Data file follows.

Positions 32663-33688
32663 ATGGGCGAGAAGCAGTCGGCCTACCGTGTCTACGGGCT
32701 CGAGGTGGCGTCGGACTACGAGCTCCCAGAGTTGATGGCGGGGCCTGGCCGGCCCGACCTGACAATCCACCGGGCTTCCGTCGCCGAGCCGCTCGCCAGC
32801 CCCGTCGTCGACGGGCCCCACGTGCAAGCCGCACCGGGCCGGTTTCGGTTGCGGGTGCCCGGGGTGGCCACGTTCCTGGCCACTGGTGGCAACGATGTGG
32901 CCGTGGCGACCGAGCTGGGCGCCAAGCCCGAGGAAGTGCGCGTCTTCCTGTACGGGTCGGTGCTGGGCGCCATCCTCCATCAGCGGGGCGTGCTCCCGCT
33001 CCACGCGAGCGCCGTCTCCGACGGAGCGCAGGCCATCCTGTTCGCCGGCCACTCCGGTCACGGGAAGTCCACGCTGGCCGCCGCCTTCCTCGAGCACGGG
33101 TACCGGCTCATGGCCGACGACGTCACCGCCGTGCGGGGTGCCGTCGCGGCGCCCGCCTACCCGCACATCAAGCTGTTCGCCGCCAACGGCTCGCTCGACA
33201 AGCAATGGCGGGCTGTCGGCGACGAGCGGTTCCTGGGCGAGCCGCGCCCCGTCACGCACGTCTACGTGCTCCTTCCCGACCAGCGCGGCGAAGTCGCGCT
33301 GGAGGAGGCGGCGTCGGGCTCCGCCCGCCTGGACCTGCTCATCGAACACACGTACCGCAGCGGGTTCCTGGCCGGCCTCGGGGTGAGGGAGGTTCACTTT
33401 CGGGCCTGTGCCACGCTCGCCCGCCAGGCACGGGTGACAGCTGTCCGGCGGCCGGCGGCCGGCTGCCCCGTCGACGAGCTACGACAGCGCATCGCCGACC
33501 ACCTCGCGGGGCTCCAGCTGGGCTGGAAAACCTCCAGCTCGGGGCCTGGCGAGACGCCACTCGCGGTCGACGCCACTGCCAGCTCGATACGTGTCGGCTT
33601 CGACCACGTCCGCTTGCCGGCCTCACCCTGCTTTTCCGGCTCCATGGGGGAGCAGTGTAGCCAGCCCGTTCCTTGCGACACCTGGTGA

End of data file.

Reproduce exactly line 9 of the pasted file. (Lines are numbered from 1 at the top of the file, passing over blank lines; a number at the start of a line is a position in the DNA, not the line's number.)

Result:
33301 GGAGGAGGCGGCGTCGGGCTCCGCCCGCCTGGACCTGCTCATCGAACACACGTACCGCAGCGGGTTCCTGGCCGGCCTCGGGGTGAGGGAGGTTCACTTT